What’s really hiding in your deodorant? Find out how (and why) to switch to a non-toxic deodorant, with a simple homemade recipe and the safer alternatives you can find at the store!
You know what stinks?
Body odour is not cool. No matter who you are. Smelly armpits and the resulting assault on the noses of those around you is definitely not cool.
But you know what’s even worse?
The dozens of harmful ingredients hiding in your conventional deodorant and anti-perspirant.
Because that stuff? Can be pretty offensive as well.
But before we go any further, we need to understand the difference between ‘deodorant’ and ‘anti-perspirant’.
Deodorant means to “remove odours,” and anti-perspirant just means to “prevent perspiration or sweating.” Most conventional deodorants are actually a combination of these two products.
However, have you ever stopped to think about why we’re all ok with the idea of preventing our bodies from sweating in the first place?
Our bodies need to sweat!
That’s right! Sweat is a natural bodily function. It regulates your body temperature, cleans your pores, and even helps to release toxins from your body.
Sweat is also odorless and only takes on a smell when it mixes with the natural bacterial flora that’s on your skin. (Hint: A healthy diet with lots of probiotics and fermented foods can help balance that flora.)
Did you know the average person has something like 2 MILLION sweat glands?
When anti-perspirants are applied to the skin, they dissolve in your sweat and form a gel which sits on your skin and temporarily “plugs” your pores, blocking your sweat glands and preventing them from sweating.
I don’t know about you, but I’m not comfortable with the idea of preventing my body from doing something that helps it to naturally regulate itself.
So what’s up with those harmful ingredients?
Depending on the brand of your deodorant, you may or may not even find a complete ingredients list on the back of the container. (The Household Products Database, from the National Library of Medicine, can help you track down a complete list of ingredients for most deodorants.)
So these are the main ingredients that I’m extra cautious about:
This is the main anti-perspirant ingredient, so it’s sole function is to stop sweat from reaching the surface of your skin.
Aluminum accumulates in breast tissue, and researchers have found significantly higher aluminum content – particularly in the underarm region – in breast tissue of women with breast cancer (as compared to a control group of women without breast cancer). Because sweating helps remove aluminum from the body, the use of anti-perspirants prevents aluminum from being properly excreted from the body, leading to further accumulation. (source)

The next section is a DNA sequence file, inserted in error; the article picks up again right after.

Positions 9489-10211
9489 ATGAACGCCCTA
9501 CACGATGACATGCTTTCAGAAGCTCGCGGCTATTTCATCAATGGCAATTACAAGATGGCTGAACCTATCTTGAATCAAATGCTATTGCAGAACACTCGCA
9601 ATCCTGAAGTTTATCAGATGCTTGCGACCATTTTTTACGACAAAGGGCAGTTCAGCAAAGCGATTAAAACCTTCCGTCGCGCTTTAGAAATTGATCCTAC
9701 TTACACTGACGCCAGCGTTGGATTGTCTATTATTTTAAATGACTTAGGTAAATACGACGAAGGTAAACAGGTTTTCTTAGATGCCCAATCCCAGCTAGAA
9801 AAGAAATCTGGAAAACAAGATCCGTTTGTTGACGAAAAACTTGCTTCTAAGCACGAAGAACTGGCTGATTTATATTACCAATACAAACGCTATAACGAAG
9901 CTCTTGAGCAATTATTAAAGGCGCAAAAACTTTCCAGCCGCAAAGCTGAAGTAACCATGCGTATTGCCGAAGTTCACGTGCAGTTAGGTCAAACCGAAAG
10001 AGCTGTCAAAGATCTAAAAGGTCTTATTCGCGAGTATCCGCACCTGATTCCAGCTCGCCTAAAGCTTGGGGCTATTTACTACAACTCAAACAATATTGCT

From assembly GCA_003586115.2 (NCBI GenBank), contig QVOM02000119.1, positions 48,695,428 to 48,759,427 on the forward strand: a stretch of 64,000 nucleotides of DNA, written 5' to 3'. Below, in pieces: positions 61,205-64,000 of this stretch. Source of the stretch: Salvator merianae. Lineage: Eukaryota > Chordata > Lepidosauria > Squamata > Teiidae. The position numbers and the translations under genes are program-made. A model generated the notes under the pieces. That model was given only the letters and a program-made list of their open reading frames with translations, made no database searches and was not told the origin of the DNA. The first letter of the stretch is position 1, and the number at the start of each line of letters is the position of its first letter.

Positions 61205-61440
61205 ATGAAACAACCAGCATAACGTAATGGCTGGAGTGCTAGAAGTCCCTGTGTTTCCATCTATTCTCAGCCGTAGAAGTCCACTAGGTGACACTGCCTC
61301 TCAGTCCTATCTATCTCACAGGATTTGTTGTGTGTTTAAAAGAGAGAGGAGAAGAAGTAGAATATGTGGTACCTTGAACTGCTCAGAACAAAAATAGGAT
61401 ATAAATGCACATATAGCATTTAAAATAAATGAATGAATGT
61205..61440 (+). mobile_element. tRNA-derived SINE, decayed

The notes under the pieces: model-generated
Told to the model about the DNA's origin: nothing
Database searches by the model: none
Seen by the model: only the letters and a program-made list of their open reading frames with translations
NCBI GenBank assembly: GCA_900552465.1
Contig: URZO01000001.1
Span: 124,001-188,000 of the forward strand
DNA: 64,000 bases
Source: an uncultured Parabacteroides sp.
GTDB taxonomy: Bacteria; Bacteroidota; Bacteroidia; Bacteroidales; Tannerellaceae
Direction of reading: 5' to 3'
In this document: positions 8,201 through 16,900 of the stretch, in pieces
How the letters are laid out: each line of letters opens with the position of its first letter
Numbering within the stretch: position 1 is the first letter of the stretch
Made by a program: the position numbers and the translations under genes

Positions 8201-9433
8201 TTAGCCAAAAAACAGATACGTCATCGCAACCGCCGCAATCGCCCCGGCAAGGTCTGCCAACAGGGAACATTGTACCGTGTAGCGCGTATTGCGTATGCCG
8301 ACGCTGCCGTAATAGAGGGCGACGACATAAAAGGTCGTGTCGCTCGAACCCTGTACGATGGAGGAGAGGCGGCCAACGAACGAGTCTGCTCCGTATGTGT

Aluminum can also interfere with estrogen receptors in breast cancer cells, which is pretty concerning because estrogen plays a well-known role in breast cancer. (source)
At the same time, however, a review of all studies that explored the connection between breast cancer risk and anti-perspirant use has come up short. The research seems to be inconclusive at best; it’s not a definite ‘yes,’ but it’s not a definite ‘no’ either. (source)
Propylene glycol is a liquid that absorbs water (i.e.: your sweat) and maintains moisture. It’s also a penetration enhancer, which means it helps other chemicals enter the body more easily. Frequent exposure to propylene glycol can lead to skin irritation, especially for those with sensitive skin. (source)
This one is always fun to discuss because this term is so perfectly ambiguous, that manufacturers can put it on a label to describe any number of the more than 3,000 different chemicals that are known to be used in fragrance compounds!
Most cosmetic and personal care products have this “ingredient” listed on their label; it might also be called parfum, perfume, or aroma.
Artificial fragrances are well known now for being linked to a long list of health problems like allergies, chemical sensitivities, and reproductive and developmental issues. (source)
What’s the solution?
We’ve only discussed three ingredients here, but these alone should have you at least thinking about considering a safer alternative to your current deodorant.
The good news is you’ve got options!
Personally, I make my own deodorant at home with just a few simple ingredients.
There’s no shortage of non-toxic deodorant recipes all over the internet. But for me, I knew I didn’t want to use a recipe that involved cooking the ingredients on the stove. Call me lazy, but I just wanted something that I could mix up quickly and use right away.
Over the years, I’ve tweaked the recipe to my liking, and here’s what I use now.
Non-Toxic Deodorant Recipe
Surprisingly, it’s very easy to make yourself a non-toxic deodorant that actually works. So easy, in fact, that you can make it and use it in just about 5 minutes.
This recipe requires no cooking, no waiting, and no cooling. Just mix it up, and you’re done.
You need just four, simple ingredients: